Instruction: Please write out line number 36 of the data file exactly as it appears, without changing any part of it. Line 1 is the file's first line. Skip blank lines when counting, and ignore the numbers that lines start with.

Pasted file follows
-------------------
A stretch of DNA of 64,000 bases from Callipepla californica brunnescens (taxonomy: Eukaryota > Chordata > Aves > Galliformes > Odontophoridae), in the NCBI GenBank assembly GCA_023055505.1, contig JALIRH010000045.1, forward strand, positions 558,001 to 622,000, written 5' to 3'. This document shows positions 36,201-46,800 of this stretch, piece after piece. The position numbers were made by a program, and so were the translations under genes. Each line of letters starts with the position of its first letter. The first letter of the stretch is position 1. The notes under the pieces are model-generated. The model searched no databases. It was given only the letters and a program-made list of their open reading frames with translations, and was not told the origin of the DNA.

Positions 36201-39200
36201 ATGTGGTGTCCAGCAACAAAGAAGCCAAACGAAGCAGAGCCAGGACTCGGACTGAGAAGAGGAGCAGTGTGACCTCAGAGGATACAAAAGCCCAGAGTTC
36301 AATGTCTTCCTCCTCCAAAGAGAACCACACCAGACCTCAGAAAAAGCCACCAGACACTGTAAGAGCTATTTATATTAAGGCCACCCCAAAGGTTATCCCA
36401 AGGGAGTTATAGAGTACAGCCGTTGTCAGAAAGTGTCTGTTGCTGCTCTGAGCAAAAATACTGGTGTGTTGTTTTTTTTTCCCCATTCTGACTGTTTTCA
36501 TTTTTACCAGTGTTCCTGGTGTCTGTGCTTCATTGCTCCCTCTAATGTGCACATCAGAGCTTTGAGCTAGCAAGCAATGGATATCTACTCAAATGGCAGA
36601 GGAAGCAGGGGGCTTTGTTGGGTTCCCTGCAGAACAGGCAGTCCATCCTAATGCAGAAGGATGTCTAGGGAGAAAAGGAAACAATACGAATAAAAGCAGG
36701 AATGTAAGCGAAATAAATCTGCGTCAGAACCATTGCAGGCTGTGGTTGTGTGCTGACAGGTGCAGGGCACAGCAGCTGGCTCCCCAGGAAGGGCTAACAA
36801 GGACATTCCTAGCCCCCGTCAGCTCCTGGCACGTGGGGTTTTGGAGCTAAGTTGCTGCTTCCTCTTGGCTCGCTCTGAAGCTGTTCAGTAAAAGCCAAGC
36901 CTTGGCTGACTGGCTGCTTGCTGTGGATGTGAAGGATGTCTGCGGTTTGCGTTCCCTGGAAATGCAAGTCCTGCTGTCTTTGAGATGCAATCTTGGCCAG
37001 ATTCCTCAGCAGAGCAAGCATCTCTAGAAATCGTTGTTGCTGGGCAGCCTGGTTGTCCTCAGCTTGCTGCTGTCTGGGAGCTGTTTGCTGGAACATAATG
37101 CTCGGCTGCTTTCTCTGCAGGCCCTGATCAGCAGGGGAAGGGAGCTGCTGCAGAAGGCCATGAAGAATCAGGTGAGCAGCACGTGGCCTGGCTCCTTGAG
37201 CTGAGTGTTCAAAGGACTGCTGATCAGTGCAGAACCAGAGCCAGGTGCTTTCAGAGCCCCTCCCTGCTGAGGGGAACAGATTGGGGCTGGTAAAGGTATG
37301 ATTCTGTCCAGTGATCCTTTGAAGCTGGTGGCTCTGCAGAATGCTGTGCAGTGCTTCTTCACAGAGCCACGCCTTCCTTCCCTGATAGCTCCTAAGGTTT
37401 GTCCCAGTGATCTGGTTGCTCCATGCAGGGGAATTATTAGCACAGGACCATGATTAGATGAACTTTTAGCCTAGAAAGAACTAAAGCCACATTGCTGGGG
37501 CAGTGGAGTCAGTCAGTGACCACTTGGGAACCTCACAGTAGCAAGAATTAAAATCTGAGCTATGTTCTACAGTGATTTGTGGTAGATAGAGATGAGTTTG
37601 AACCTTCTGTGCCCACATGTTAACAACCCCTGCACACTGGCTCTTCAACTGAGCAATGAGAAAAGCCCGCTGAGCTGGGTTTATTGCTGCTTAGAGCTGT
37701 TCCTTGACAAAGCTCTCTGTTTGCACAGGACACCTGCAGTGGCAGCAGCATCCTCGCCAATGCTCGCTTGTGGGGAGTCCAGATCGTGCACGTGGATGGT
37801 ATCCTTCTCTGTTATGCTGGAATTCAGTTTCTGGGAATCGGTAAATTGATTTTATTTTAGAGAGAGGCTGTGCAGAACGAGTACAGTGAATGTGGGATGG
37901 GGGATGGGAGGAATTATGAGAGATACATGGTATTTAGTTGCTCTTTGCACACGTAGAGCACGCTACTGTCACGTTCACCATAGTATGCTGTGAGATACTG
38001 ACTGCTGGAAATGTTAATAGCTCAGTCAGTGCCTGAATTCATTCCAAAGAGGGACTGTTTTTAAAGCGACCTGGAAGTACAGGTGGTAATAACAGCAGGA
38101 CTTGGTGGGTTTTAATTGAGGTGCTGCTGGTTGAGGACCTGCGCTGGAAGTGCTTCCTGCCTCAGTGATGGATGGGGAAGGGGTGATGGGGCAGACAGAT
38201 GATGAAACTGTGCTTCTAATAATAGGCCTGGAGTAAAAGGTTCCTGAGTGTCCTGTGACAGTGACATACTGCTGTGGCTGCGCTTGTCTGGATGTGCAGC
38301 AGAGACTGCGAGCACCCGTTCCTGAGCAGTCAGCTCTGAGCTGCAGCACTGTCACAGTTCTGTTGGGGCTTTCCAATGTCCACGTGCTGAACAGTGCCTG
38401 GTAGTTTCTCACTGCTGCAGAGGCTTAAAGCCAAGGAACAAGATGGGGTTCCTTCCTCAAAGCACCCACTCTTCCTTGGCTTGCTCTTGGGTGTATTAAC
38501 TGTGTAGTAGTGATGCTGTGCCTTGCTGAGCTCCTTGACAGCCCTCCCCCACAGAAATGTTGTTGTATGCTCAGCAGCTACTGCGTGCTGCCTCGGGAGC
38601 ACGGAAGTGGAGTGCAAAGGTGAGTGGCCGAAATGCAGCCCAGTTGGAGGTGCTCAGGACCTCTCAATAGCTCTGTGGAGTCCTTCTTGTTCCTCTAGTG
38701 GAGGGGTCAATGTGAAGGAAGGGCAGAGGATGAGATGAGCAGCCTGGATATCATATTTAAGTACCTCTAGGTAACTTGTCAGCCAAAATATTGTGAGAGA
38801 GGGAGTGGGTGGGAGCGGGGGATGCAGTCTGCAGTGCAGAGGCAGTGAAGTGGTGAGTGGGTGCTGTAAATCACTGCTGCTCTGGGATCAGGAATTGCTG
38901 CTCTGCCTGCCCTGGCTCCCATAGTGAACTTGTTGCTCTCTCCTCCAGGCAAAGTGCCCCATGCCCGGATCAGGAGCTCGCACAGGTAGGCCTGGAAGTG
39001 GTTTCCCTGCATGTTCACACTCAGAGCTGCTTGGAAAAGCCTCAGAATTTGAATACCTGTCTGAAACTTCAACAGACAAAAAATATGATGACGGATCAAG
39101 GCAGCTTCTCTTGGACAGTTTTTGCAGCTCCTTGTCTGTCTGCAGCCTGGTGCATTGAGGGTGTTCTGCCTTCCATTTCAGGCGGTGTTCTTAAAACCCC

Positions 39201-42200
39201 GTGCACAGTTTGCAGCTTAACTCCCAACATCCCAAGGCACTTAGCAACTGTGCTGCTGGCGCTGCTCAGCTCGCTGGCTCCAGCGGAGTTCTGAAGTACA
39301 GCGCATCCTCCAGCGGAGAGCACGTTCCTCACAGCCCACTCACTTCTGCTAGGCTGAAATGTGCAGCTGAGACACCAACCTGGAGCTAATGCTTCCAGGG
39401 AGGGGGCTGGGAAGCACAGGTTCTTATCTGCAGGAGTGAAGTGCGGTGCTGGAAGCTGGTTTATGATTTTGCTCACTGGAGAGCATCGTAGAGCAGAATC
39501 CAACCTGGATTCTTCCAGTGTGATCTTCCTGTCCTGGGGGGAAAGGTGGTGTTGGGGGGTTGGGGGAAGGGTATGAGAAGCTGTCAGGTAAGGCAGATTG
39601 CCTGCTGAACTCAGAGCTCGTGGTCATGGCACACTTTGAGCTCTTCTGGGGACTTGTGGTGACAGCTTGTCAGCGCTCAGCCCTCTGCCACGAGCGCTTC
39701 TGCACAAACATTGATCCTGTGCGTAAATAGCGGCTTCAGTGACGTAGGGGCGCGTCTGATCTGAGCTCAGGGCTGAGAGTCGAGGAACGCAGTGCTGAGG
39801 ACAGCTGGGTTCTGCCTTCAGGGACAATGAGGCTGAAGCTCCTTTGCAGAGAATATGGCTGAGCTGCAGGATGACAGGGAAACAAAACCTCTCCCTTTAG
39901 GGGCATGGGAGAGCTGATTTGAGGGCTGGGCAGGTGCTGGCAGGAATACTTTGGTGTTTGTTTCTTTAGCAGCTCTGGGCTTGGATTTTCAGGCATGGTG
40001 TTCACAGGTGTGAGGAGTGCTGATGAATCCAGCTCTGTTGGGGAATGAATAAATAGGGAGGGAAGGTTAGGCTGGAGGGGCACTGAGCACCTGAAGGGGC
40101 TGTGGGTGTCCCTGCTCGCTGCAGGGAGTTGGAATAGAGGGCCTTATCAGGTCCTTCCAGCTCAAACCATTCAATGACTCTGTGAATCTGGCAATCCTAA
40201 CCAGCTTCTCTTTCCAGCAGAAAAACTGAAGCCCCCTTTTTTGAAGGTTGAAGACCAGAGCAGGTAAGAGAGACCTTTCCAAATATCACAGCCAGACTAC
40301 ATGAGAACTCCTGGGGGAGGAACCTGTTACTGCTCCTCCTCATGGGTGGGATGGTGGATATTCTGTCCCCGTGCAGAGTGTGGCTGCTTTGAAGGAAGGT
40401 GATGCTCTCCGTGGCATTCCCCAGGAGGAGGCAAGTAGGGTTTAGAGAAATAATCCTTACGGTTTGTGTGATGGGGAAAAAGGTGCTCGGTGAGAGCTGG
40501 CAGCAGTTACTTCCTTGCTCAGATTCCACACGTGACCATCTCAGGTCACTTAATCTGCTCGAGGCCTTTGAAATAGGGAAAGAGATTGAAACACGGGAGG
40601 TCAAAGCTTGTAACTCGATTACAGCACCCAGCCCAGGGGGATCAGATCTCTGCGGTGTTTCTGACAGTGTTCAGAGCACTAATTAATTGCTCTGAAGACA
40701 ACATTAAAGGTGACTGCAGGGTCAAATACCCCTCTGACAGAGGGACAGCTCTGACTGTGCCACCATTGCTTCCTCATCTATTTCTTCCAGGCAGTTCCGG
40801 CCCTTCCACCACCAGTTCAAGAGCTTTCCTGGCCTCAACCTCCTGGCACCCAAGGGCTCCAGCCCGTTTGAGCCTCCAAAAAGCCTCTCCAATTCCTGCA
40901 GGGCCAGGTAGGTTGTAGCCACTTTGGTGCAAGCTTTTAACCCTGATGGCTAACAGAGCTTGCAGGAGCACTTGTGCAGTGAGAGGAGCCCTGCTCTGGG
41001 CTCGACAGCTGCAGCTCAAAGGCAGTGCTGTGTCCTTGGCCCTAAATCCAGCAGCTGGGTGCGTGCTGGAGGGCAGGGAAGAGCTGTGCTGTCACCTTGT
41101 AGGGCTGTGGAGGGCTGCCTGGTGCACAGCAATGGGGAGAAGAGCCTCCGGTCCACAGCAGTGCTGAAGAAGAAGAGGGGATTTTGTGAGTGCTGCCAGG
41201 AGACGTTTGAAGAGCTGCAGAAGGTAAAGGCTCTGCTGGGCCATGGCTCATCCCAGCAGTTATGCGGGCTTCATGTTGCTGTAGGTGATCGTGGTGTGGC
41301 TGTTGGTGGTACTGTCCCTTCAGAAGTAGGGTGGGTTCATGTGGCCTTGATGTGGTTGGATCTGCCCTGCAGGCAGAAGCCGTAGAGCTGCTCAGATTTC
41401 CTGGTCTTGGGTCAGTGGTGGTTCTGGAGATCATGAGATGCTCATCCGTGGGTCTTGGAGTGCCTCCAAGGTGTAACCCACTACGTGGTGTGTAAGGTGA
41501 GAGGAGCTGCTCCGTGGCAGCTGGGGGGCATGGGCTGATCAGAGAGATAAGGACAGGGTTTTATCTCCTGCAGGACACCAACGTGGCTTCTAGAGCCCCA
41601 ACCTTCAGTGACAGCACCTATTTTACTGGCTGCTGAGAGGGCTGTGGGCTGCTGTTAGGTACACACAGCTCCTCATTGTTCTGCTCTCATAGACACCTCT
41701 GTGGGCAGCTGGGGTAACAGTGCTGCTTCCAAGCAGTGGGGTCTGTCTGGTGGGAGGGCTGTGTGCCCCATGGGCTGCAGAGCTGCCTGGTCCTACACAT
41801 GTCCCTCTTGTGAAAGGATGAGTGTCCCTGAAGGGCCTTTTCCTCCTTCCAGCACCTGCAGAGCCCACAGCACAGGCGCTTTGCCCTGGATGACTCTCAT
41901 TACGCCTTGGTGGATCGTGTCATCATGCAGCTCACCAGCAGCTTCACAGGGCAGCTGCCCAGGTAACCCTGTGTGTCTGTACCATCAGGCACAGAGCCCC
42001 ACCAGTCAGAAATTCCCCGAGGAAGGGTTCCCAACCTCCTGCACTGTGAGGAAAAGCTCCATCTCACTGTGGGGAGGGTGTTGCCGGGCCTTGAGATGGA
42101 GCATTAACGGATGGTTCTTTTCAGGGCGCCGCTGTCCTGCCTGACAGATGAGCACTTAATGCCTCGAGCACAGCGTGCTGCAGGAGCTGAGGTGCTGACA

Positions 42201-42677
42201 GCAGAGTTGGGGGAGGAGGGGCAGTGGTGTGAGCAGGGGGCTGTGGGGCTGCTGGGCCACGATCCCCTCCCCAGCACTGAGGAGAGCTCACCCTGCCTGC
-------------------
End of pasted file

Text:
39401 AGGGGGCTGGGAAGCACAGGTTCTTATCTGCAGGAGTGAAGTGCGGTGCTGGAAGCTGGTTTATGATTTTGCTCACTGGAGAGCATCGTAGAGCAGAATC